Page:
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Change Management: 5 Interview Tips for Process Improvement Consultants

February 18, 2012 | Comments: 0 | Views: 245

As a process change management consultant, I spend a large portion of my time interviewing personnel at all levels of an organization to understand the current state of a process and the organization's appetite for change. During every interaction I am constantly watching body language, identifying power dynamics, building trust and gauging the level of resistance or openness to change. Effective interviewing techniques are critical to the success of every process change management project. The following are my top 5 tips for consultants (or anyone) charged with improving and therefore changing, a business process.

1. One Size Does Not Fit All - Don't Fixate On One Solution

I believe the number one mistake consultants make when managing change projects is fixating on one solution that they believe will solve the problem. There are many factors within an organization that may prevent a new process from working as expected. During interviews, keep your solution to yourself and instead, focus on asking probing questions to determine if your solution is achievable for the organization. For example, if your solution is to implement a new automated system, you need to gauge the IT competency of the employees that will be using it or whether the new system meets the organization's corporate IT standards etc. Just because your solution has worked for another company, does not mean it will work again. If you present a solution to a client that they are unable to implement or sustain, you have failed to conduct effective interviews during phase 1 of the project.

2. Leave No Stone Left Unturned - Engage Every Stakeholder

Process improvement projects generally affect one major group of employees and cause small ripple effects in other departments or on specific employees outside the main group. It's easy to overlook or underestimate the impact on peripheral stakeholders due to pressures to meet deadlines and create change urgency. However, in order to successfully complete the project, every person affected should be engaged and interviewed to ensure the changes do not cause such adverse problems that the project is considered a failure and your reputation is tarnished.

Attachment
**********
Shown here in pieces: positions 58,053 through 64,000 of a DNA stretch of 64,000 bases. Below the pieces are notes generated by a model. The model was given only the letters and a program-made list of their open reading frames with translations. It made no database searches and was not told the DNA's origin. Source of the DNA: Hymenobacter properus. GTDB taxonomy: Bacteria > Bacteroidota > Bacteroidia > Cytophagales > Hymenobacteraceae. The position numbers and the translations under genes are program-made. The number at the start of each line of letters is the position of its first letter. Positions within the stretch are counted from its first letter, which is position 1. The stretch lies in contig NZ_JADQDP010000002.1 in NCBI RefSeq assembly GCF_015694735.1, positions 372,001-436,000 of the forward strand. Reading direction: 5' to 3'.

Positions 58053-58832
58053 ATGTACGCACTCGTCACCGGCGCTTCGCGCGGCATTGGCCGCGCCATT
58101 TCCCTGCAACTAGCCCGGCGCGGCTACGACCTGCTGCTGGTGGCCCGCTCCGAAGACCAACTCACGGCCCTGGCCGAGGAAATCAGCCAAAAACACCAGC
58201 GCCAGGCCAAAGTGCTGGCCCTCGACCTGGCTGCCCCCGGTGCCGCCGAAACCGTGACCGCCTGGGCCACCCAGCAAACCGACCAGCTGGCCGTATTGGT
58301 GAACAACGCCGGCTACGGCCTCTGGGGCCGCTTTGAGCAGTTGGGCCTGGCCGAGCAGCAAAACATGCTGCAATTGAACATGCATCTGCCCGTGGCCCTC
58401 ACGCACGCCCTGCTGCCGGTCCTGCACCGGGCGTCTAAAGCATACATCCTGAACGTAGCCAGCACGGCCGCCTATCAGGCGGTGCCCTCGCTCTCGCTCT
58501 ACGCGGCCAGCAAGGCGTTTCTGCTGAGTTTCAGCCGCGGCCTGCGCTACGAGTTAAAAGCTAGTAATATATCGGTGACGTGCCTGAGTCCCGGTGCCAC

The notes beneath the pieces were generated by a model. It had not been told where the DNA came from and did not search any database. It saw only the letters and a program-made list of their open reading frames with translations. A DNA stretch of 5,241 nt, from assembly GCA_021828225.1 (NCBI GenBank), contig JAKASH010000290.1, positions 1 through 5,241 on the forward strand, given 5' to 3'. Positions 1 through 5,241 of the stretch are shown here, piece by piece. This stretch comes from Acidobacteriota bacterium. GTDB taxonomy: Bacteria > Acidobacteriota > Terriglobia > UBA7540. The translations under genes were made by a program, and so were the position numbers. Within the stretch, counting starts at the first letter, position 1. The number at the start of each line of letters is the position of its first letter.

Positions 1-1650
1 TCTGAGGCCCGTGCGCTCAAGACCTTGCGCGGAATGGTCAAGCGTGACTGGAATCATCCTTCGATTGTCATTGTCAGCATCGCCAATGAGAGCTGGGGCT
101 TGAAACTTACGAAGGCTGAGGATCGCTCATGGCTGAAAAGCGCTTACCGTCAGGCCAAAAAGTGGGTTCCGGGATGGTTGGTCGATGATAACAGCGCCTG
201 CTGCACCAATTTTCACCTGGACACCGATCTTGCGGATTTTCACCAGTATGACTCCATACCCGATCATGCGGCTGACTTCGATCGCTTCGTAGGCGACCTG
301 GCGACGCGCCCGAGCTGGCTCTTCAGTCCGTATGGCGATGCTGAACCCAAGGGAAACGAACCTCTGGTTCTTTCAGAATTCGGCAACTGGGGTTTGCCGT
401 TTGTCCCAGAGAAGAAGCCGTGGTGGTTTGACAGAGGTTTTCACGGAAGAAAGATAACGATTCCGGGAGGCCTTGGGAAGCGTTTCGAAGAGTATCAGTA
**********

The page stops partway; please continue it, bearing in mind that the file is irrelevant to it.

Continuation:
3. Don't Be Afraid To Actively Manage Conflicts Or Politics

We all know that most organizations are rife with passive (or sometimes not so passive) employee conflicts and political play. In my experience, this is a leading cause of project failure because people were unable (or unwilling) to work together and align their priorities with those of the organization. It is critical to identify conflicts or politics that may inhibit a project and the primary way to do this is through interviews. Once you've identified the problem you need to decide how to actively manage the situation in order to be successful.

On one client project I scheduled a meeting with the two executives and laid the issues on the table and explained why we the project could not move forward until they reached some sort of understanding and compromise. This was very successful on that particular project with those particular people, however every situation will be different and I highly recommend studying personal coaching in order to round out your people management skills when dealing with employee conflicts and corporate politics on a project.

4. Always Elicit Ideas And Give Credit

During my initial exploratory interviews on a project I always close an interview with the question "What would you do to improve/solve this situation?". As a consultant your role is to consider the complexity of the entire problem and present a solution and implementation plan that will achieve a higher level of operational efficiency. While you've been hired for your process change management experience and expertise, you should never underestimate the ideas and input of the organization's employees (those who are closest to the action and will eventually have to implement and live with the changes long after you are gone). If the solution you present to management includes the ideas of an employee, be sure to give them full credit. This will continue to build trust and motivate the employee to champion change.

5. Location, Location, Location

When scheduling interviews, make sure the location is appropriate for the conversation and seniority of the person. When in doubt, ask a personal assistant or administrative assistant which meeting room would be appropriate. However, whenever possible, I try to conduct one-on-one interviews at the person's desk. Often this gives me a "better feel" for the corporate culture and I generally receive more information from the interviewee as they can provide data immediately. The major draw back however, is that you often need to be very skillful at keeping the person focused and on topic to cover all of your questions within the allotted time.

Find out how you can take your business to a new level of operational efficiency by contacting me for a free consultation at or call 1 (888) 664 0008 to take action today.

Source: EzineArticles
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